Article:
France has overhauled prostitution laws by making it illegal to pay for sex.
Economists at Michigan State University found a correlation between Ashley Madison accounts and corporate culture.
A guide to Wall Street’s favorite restaurants: Where do they take their mistress? their wife? their clients? Turney Duff has the lowdown.
One unlikely club is making a nice profit during the two-week deer season in the backwoods of Michigan's Upper Peninsula.
According to one marketing expert, Playboy's rebranding strategy will require it to "spin straw into gold."
MysteryVibe has all the characteristics of a winning startup, but finding funding was challenge, until the Rise Hong Kong tech conference.
Activists are campaigning against the sale of so-called sex robots, which may be "harmful and contribute to inequalities in society."
Demand from swelling Chinese tourists has buoyed demand for Okamoto condoms, the Financial Times reports.
CNBC's Mary Thompson reports on soaring sex stocks. AshleyMadison.com, a site for cheating spouses, is preparing to go public. And RCI Hospitality, which runs men's clubs, recently reported record sales.
A French prosecutor asked a criminal court to acquit former IMF head Dominique Strauss-Kahn of a pimping charge for his role in an organized sex ring.
A swinger's club has set up in a Financial District office building, disturbing fellow tenants and neighbors throughout the workday.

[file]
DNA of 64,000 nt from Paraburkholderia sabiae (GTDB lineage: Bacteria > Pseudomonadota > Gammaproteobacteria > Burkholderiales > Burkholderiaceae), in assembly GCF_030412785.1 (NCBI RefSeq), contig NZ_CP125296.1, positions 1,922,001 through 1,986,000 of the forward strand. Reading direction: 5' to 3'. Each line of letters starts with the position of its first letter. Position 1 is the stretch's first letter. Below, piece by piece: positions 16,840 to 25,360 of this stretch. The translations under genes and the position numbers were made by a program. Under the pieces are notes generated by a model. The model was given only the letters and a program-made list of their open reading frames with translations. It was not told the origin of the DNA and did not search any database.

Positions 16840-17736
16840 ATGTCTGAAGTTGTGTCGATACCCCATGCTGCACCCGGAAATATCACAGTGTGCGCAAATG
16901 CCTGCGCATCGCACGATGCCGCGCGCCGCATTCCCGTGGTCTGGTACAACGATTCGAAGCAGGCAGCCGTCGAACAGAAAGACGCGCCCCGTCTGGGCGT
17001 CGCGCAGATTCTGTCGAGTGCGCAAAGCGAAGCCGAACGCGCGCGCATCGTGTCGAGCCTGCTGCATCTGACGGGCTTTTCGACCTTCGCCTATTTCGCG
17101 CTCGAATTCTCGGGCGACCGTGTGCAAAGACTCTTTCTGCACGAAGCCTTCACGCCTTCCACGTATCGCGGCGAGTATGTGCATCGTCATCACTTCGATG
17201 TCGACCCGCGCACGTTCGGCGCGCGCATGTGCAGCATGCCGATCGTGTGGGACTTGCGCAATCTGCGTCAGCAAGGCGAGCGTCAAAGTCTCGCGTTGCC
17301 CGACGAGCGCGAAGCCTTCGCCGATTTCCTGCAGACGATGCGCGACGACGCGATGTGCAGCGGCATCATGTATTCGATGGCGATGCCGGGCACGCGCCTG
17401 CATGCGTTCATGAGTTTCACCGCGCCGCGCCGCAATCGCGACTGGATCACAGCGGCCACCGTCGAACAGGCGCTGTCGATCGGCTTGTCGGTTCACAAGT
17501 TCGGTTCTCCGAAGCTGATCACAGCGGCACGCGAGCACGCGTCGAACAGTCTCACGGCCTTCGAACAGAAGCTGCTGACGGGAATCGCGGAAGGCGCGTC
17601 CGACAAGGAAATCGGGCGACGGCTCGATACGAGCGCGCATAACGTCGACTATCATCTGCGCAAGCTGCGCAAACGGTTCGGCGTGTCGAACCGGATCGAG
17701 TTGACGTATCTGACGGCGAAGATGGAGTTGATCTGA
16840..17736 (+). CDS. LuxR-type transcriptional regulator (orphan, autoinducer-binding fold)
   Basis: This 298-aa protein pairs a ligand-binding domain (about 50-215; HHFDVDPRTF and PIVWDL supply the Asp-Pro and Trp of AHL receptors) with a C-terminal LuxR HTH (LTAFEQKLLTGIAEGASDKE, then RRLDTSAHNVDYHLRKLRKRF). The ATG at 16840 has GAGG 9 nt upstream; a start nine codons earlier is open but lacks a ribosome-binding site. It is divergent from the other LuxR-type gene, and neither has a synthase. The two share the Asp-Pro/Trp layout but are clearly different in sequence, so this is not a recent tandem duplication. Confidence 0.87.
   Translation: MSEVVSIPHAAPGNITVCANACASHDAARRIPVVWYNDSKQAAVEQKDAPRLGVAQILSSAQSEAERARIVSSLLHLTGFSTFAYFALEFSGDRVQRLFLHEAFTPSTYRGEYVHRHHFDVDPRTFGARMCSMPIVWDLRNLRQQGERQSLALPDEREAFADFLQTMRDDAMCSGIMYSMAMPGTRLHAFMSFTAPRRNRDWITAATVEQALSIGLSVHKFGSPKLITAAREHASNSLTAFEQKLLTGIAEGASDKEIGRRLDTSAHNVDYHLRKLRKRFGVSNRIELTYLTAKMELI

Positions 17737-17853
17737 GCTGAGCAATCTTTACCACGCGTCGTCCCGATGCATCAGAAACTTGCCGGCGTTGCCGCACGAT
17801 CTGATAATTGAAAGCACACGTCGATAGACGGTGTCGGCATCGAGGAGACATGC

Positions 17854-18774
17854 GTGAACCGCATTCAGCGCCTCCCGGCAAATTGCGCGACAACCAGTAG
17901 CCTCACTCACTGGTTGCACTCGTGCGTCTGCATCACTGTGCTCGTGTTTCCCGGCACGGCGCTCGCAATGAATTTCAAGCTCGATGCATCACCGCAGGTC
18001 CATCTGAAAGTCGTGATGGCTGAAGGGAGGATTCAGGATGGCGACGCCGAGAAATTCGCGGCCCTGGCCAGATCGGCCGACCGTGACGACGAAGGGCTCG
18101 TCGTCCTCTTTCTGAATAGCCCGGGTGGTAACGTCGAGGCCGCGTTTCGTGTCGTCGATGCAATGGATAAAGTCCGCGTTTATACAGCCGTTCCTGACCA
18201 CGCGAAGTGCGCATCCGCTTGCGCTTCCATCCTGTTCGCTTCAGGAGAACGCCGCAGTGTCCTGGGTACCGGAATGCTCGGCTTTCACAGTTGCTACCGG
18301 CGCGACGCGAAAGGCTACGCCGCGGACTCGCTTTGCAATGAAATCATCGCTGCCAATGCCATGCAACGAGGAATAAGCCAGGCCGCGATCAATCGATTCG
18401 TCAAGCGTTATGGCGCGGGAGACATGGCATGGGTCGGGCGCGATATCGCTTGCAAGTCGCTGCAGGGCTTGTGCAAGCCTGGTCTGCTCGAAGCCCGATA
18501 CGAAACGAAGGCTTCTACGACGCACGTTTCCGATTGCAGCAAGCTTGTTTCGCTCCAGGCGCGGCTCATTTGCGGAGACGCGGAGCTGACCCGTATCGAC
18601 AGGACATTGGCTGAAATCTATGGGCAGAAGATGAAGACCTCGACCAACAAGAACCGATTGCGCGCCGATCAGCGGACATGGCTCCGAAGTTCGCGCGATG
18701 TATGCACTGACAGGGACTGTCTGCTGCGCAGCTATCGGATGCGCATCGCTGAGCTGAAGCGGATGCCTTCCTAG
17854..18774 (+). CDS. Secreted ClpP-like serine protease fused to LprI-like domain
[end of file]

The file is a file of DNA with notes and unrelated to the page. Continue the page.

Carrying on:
Love Cloud Vegas is an airline where people pay to go airborne so they can join the Mile High Club.
Street walkers are still around, but escorts have taken to the Web and seen a surge of interest and a perceived lower risk of arrest.
Georgia police are reconsidering a 2013 heroin overdose death of a man connected to the woman charged in the death of a Google executive.
They already know what rock'n'roll is worth, so now Britain's statisticians are getting to grips with sex and drugs in a bid to give a broader view of the economy.
The New York Police Department will no longer confiscate unused condoms from suspected sex workers to be used as evidence of prostitution.
A new business model is being adopted by prostitutes. They now do their transactions on the Internet where they feel safer and can get more money.
A recent acquisition shows how bedroom novelties have aroused the interest of private equity firm Brookstone Partners.
CTV reporter Omar Sachedina provides insight into the Canadian Supreme Court striking down anti-prostitution laws.
The decline in Nevada's brothel business can be blamed on two things: Less spending money and the Internet. Yet some manage to thrive.